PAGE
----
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How I Learned To Tame My Nerves Before Speaking In Public

15/05/2017 10:17

How can people become more comfortable with public speaking? originally appeared on Quora - the place to gain and share knowledge, empowering people to learn from others and better understand the world.

Answer by Dorie Clark, professor, author of Reinventing You & Stand Out:

I do a lot of public speaking. In fact, between 2013-2016, I gave 231 talks. After that much practice, it's probably no surprise that speaking in public doesn't phase me these days. But that wasn't always the case.

Admittedly, I never had a crippling fear of public speaking. But like many people, I used to get nervous. The 'fight or flight' system kicks in when we're experiencing a threat, and these days in the developed world, our threats are often more reputational than physical - but our body can't tell the difference. My heart would race before I'd go onstage, and my voice would catch. It was fear.

What helped me reach a point of total comfort in public speaking - so that my body literally doesn't notice the difference now between speaking to two people or 500 people - is sustained, repeated exposure to the stimulus. In other words, practice.

You could do it at Toastmasters, which is a great option for practicing getting up in front of other people. But in my case, well before my 200+ speaking engagements over the past few years, I was a university adjunct professor. Technically, that's public speaking, but the classes were small - 20 students maximum - and it certainly never felt intimidating.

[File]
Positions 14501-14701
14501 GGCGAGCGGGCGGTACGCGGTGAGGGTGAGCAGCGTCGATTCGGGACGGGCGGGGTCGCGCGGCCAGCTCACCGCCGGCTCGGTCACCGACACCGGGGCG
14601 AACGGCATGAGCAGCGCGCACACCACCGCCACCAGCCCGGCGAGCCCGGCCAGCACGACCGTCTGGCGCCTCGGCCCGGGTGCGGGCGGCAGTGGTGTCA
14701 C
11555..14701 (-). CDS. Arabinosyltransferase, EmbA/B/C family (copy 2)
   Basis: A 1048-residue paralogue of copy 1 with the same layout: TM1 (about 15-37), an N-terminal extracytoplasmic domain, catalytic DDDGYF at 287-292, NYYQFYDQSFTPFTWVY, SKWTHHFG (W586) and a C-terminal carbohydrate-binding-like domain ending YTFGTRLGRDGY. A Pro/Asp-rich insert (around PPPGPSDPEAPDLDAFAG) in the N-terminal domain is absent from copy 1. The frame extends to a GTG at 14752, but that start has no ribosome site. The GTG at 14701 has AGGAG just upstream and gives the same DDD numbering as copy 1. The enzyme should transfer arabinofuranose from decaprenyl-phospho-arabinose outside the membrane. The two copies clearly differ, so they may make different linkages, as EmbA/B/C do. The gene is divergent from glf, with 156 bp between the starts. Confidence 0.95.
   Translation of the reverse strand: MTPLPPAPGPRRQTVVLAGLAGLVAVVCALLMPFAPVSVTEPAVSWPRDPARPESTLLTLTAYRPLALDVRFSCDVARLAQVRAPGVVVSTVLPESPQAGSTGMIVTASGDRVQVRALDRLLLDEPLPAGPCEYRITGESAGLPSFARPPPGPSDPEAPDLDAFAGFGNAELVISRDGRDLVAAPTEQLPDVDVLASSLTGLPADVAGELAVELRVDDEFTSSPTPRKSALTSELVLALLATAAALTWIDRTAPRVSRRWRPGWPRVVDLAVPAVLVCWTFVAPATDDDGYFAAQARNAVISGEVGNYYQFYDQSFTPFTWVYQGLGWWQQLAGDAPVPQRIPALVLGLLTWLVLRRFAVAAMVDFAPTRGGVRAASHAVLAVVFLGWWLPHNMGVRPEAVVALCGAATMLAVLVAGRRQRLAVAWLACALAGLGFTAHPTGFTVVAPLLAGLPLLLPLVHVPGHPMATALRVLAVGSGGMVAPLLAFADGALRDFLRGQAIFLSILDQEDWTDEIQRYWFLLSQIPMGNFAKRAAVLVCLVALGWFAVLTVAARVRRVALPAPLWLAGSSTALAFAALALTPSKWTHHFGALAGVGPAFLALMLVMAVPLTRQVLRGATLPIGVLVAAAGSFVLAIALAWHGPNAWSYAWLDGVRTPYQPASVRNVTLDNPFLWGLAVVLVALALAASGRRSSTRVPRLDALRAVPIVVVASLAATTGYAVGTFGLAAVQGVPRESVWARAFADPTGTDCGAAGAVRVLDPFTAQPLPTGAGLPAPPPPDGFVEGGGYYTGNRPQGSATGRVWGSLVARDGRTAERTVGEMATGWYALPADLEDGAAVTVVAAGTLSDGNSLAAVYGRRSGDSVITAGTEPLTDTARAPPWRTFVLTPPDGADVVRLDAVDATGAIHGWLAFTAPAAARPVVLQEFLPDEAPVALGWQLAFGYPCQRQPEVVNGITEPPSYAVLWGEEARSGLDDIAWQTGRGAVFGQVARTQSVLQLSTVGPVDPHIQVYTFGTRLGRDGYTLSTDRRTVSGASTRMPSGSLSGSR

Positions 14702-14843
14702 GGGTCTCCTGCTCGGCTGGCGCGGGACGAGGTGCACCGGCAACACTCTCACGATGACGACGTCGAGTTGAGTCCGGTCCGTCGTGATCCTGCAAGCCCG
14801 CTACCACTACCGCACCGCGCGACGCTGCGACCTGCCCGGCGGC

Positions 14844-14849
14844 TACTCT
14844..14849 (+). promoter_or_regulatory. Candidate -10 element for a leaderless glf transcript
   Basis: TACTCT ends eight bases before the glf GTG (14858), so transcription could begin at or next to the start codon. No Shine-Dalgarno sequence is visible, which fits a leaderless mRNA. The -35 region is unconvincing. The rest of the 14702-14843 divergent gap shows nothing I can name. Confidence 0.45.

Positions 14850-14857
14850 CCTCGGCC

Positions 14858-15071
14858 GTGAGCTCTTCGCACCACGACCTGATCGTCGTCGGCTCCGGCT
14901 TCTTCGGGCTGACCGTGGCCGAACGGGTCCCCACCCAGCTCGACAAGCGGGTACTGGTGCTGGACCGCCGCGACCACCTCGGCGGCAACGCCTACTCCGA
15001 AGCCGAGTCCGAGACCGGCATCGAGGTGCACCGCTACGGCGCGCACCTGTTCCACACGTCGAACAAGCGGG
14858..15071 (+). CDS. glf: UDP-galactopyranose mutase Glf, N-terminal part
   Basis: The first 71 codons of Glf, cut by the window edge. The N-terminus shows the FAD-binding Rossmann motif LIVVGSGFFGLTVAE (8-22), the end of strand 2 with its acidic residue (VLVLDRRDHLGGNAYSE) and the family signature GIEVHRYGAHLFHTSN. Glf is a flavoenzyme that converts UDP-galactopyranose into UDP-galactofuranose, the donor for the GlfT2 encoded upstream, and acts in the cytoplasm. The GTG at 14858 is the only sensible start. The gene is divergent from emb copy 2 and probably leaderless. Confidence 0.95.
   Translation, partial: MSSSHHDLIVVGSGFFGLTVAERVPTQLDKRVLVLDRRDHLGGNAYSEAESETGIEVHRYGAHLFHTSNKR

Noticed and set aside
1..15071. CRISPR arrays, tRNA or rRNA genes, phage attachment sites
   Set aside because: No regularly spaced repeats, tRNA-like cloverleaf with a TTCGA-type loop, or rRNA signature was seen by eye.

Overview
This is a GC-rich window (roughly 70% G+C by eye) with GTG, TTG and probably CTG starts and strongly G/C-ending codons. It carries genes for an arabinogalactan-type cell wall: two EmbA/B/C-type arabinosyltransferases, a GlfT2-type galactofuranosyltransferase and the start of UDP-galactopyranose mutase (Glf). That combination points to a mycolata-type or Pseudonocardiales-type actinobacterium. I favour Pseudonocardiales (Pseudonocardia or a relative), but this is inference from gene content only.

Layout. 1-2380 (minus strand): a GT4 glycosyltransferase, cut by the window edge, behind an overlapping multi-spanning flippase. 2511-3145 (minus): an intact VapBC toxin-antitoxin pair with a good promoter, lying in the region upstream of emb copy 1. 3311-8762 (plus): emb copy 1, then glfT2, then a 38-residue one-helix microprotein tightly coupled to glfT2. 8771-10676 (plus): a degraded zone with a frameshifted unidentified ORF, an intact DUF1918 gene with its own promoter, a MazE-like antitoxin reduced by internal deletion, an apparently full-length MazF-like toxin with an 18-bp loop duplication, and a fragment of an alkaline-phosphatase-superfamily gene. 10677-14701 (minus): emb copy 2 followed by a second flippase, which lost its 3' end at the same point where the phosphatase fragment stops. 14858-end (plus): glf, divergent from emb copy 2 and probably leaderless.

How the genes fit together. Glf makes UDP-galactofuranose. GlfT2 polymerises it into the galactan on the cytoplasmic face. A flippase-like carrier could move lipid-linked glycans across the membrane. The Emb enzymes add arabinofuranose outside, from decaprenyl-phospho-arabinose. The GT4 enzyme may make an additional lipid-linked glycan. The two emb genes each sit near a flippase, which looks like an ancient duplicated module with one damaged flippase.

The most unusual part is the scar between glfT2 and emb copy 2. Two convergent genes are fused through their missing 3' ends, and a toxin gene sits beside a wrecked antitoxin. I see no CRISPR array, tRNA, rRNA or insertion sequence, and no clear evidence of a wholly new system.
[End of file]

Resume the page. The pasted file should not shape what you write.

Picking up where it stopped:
The key to my success, though, was the schedule. At one university I taught for, the weekly classes were four hours long. For 18 months, I was on a schedule of Monday night classes from 6-10pm. You began the night with hungry college students, and ended with sleepy college students, and had to somehow keep them entertained in between.

Learning how to improvise onstage to keep the audience engaged - that's really what it was, regardless of however much preparation I'd put into my lecture notes - taught me to take mistakes and missteps less seriously. If you fumbled, there'd be a chance to recover, and frankly, no one was listening that hard, anyway. It taught me to watch for signs that the audience's attention was waning, and if so, to try something else, whether that was moving around the classroom, altering my tone or cadence, or focusing on a different aspect of the material.

I trained my body that public speaking wasn't a threat. It was simply my job. And when you're able to separate out the fear response, you can focus on what really matters in a presentation - honing the information you present, and sharpening your delivery.

Repeat exposure works for other people, as well. In my book Stand Out, I profiled Angela Lussier, a Western Massachusetts-based entrepreneur who launched her career coaching business with very little money in the bank and a need to land business immediately. Despite being petrified of public speaking, she knew it was the best and fastest way to connect with potential clients, so she did an astonishing 500 talks in her first year in business, literally speaking 2-3 times per day for libraries, Rotary Clubs, and more in her region. That full-on assault launched her business, won her clients, and today, she has a podcast called Claim the Stage for women who want to become public speakers.

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